Key Signatures Lesson 1

Key Signatures are a very important concept to understanding the overall structure and form of songs and compositions. Key signatures contain a great deal of information that helps composers write their music, and helps musicians understand it faster and more in-depth. In this chapter, both sharp and flat key signatures will be explored for both major and minor scales. Also, the circle of fifths and fourths will be explored to show how they will help utilize the full potential of key signatures.

Major Keys

The key signatures used in major keys are split in half between sharp keys and flat keys. These major keys share the same notes as major scales. It is a good idea to look at the first line of a song, before the time signature, to see what key the song is in. This will help indicate which notes will be most present in the song. Some songs will use the notes in a key signature throughout the whole song, while other songs will add notes outside that key signature or even change key signatures.

This table 1 below shows all the major keys, their notes, and a staff line picture showing which notes are sharp and which are flat. Remember, the notes in the key signature are the same as the corresponding major scale. The key of C shares the same notes as the C major scale.

Major key signatures
Table 1 - Major key signatures

Minor Keys

This next table 2 shows all the minor key signatures, their notes, and a staff line picture showing which notes are sharp and which are flat. Study and memorize these key signatures as well.

Minor key signatures
Table 2 - Minor key signatures

Step Numbers Determine Key Center

The Key, or tonic center of a song can be determined by looking at the beginning of a song before the time signature, but they can be determined by scale step numbers as well. For example, a song using the chord progression C-F-G can be compared to the harmonized major scale (I-ii-iii-IV-V-vi-vii), in which three major chords match the key of C, I-IV-V chords (C-Dm-Em-F-G-Am-Bdim). Because major chords can only fall under the I, IV, and V steps, the key of C is the only key that exactly matches the chord progression C-F-G. By testing the key of G chords (G-Am-Bm-C-D-Em-F#dim), the I-IV-V chords are G-C-D. Testing the key of F chords (F-Gm-Am-Bb-C-Dm-Edim), the I-IV-V chords are F-Bb-C. Here is one more example: A-G#dim-F#m. Keeping in mind the seventh step is always diminished (?-vii-?), the I step is always played as a major chord type and is a half step from the seventh step ( I-vii-?). This means the A chord could not be a IV or V step chord. Consequentially, the F#m chord fits the vi step best because the vi step is a whole step from the vii step. Furthermore, this means the F#m chord could not be a ii or iii step chord. As such, the A-G#dim-F#m (I-vii-vi) chord progression is in the key of A.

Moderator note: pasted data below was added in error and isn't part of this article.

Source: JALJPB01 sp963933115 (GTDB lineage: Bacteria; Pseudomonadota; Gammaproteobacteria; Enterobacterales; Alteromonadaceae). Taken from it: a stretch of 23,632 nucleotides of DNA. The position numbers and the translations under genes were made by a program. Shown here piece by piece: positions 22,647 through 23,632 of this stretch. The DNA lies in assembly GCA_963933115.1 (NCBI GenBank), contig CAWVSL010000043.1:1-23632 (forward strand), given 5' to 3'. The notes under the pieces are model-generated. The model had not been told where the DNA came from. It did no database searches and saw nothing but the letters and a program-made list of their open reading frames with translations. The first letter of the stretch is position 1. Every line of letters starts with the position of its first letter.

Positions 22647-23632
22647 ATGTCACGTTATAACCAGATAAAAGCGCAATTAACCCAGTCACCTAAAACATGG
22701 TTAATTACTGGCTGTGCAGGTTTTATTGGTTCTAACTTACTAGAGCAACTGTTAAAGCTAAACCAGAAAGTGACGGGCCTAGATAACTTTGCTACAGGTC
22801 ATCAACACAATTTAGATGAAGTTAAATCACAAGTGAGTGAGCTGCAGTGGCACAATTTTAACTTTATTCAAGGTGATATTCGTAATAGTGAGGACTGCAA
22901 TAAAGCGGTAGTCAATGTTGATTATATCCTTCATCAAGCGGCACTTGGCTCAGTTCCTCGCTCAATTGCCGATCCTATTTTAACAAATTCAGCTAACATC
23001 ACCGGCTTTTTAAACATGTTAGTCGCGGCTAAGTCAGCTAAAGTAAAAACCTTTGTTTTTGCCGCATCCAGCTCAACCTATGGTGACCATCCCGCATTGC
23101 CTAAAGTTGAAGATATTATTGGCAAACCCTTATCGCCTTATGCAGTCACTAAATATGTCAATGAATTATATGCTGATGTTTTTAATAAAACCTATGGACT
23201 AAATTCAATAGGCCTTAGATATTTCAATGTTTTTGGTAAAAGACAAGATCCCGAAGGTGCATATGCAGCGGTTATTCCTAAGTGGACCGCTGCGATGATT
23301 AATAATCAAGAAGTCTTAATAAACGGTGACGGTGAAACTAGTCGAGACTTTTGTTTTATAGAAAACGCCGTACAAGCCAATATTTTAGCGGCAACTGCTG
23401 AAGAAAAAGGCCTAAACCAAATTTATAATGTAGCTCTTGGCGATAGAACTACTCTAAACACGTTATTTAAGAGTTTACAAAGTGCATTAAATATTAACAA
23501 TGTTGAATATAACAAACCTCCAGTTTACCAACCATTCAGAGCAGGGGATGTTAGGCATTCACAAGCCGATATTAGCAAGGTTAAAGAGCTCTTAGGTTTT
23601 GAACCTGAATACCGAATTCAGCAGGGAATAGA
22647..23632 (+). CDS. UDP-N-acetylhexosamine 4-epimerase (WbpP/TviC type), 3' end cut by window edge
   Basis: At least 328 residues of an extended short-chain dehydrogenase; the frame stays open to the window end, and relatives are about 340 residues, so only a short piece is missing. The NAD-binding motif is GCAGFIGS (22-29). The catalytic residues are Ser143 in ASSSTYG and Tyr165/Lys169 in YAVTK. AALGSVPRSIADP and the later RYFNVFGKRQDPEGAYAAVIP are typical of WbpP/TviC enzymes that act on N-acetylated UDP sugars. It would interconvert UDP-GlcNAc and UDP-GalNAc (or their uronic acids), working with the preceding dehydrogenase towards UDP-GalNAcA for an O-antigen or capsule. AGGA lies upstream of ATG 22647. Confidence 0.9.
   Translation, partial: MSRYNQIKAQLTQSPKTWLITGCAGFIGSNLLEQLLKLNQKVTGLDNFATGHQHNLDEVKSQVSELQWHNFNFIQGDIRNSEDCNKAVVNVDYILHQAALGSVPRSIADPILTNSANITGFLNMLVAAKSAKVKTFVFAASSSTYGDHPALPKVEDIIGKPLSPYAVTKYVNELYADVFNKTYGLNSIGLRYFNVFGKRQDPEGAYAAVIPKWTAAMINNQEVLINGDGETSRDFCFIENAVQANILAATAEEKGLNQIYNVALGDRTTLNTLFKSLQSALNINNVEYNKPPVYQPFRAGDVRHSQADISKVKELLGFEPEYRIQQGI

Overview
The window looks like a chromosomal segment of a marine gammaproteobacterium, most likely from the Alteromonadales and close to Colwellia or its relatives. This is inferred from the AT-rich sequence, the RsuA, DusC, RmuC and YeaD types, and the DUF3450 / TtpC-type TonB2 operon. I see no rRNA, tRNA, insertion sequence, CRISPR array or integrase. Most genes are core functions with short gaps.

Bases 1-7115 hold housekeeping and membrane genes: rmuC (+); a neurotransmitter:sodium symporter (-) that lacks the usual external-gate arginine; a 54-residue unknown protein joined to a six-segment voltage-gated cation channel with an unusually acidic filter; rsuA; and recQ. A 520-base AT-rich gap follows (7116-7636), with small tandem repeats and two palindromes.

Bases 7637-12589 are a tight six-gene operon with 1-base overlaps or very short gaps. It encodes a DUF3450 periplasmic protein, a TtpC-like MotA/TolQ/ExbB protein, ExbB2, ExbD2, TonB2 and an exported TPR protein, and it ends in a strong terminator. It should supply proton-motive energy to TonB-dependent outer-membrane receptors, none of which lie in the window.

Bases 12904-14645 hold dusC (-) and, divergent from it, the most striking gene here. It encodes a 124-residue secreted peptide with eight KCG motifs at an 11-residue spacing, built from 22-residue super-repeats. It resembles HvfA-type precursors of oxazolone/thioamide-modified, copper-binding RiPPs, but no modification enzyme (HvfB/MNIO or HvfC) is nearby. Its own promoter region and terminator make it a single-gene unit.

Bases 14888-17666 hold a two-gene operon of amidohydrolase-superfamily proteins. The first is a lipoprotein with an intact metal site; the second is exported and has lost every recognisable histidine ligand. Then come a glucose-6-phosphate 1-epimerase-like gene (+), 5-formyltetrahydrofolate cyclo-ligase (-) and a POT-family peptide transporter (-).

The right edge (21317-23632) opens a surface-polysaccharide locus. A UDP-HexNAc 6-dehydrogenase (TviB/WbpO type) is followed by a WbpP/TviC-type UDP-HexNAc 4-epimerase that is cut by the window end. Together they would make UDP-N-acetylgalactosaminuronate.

These examples are a great exercise to practice determining what key a song is played in. Begin practicing simple chord progressions like the examples above. Then, create more complex chord progressions, keeping in mind some chords in a chord progression may not come directly from the key signature or harmonized major scale. By studying the song’s chord progression and listening for the tonic cneter, a song’s key can be quickly found.

Key Signature Builder

This exercise shows all Major Key Signatures, along with the notes in that key. Simply select the key from the listbox below.

Key of C has the following notes:
C, D, E, F, G, A, B